My camera was in the same bag as a bottle of water. Unfortunately, the bottle wasn't closed tight enough and the camera got soaked. We took out the batteries and memory card when we realized what happended and left the camera that way for a couple days to dry out. That was a few months ago. Since then the camera works but drains the batteries in a day. We have tried this several times and each time the new batteries drain. I tried cleaning the battery contacts with rubbing alchol, but the batteries still drain. I took the camera to one repair shop and they said they would need to send it out for repair... minimum of $100. They did not know what was wrong with it. I'm wondering whether to take it someplace else or if I need to just replace it. Thank you.
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The best way to try to recover items that have had water damage is to place them in a container with the gel packs you find in new shoes. If none of those are available to you try putting the camera in a ziplock bag with rice. This will absorb any moisture left in the camera. Take out the battery and memory card before trying either of the prior options.
After you have let the camera sit with the gel or rice overnight or for several hours, remove the camera from the bag and blow off any dust from the rice. Make sure that the inside of the camera is clean and dry (where the battery goes) Then put the battery and memory card back in. Make sure that the battery is fully charged and try turning it on.
If that doesn't work try going to a specialty camera store such as B&W. They can help you further and instruct you on how to procede.
It is advised not to get any digital electronic wet as most are not water proof and will be damaged by any exposure to water.
the battery is rarely the primary problem when water is involved. unfortunately, when the water contacts the electronics and theyre on it fries everything and is generally irreparable. for future reference if you remove the battery when you get something wet, and let it dry overnight it is far more likely to work.
You can also stick it in a bag of rice to absorb the moisture.
unfortunately your camera is probably not going to make it if its not already turning on. :(
take out batteries and place camera on the top of hot water system,and leave ther overnight,facing screen up to your ceiling,sitting on flat part of hot water system ,make sure all access soda is wiped off,this will take mositure out,try hot water system first before thinking the worst,this is a way to see if there is damage internal of device.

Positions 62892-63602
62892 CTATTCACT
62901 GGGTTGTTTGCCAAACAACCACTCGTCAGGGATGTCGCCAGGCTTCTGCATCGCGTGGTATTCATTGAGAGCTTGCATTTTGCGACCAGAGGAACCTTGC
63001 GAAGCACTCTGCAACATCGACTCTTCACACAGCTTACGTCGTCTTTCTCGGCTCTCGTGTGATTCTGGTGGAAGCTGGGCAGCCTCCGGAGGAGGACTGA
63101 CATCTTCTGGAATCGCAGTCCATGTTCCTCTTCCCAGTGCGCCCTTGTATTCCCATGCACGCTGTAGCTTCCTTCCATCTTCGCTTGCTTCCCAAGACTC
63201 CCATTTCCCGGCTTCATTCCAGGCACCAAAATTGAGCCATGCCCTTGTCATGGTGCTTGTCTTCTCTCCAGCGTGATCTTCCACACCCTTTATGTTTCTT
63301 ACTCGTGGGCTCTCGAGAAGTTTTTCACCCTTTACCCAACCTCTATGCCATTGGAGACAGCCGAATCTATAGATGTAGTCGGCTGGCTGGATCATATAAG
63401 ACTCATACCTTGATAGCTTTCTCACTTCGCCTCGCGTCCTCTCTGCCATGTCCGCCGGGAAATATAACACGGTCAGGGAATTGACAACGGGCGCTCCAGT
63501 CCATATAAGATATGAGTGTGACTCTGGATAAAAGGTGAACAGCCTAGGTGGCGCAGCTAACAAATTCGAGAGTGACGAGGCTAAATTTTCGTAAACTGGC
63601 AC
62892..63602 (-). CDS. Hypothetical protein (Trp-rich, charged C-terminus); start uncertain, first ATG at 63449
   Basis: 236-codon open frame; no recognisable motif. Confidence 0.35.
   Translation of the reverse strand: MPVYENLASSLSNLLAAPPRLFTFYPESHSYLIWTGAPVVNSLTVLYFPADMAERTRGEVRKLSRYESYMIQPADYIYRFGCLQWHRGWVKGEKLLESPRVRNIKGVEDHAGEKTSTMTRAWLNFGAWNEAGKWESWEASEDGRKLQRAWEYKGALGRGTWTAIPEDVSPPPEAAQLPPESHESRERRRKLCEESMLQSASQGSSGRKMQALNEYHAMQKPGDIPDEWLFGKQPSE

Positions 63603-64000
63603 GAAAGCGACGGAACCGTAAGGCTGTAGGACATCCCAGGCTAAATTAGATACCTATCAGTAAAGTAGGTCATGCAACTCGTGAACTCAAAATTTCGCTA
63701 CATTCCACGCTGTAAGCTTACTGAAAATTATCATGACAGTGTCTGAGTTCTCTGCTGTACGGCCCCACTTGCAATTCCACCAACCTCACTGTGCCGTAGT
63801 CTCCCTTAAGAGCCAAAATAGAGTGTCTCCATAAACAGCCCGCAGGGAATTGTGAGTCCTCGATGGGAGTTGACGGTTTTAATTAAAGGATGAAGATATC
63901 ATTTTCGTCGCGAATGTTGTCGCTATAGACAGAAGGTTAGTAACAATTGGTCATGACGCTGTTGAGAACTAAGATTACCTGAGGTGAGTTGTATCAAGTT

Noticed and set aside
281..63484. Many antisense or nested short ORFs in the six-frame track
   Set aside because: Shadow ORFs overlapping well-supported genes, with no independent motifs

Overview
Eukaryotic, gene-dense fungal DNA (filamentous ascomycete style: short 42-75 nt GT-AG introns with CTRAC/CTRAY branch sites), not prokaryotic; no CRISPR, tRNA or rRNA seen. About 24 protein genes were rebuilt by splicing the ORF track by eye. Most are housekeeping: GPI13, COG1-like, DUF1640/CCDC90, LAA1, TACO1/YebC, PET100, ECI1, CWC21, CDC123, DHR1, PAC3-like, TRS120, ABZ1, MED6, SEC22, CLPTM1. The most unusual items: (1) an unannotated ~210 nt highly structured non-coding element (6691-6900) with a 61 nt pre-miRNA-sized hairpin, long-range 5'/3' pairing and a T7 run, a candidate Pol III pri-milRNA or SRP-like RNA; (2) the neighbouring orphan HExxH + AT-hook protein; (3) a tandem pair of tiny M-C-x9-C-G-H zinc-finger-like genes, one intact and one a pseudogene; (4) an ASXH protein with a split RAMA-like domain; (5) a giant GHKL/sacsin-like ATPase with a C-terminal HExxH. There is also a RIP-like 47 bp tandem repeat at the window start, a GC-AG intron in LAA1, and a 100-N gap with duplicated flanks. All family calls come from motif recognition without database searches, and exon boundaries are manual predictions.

Turning it on before it completely dries out usually causes a short circuit. It can take up to a week with your camera buried in a bowl of dry rice to dry out. However, since you turned it on, it may be too late but try it anyway.
I am afraid that there is only a small percentage of luck that your camera isn't destroyed. If it was in the bag with the wine for a long time then the wine certainly went into the camera circuits.
What you can do is take it to an electronics service shop and ask them if they could open it, remove the components and clean them with special solutions to remove the sticky wine.
Hope it works.
Good luck with this, water is NEVER good in a camera. Best advice is to open it up as much as possible, remove cards, open access doors etc and place it in a warm dry place for a few days. Hot water cupboard is best. With luck the water will dry and it might come on. If it had been salt water or Sports drink full of sugars etc then you may as well ring up your insurance.
Wet and camera do not mix - wet onto the circuit board will cause a short and blow stuff.
There is nothing to repair- cameras like other small electronics are machine made in a single piece.
You can ask Panasonic via the support site - but I fear it is new camera time.
Chances are you are not going to succeed.
Water dissolves Coke but Kills cameras.
Dropping them does the lens drive mechanism no good at all.
Well now you are in a rock and a hard place.
1st thing to do is to go and buy the next camera.
Then remove batteries and memory card from the existing camera and wet a tissue and wrap it around the lens barrel and let it stand face down for a couple of hours.
Then find a poly bog. and in it put some salt or uncooked rice wrapped in a cloth[hanky?]
Put hanky and camera in the bag close tight shut for a day.
The idea is to draw out the moisture
But I reckon you will need that new camera.
As for a repair -forget it - these things don't get repaired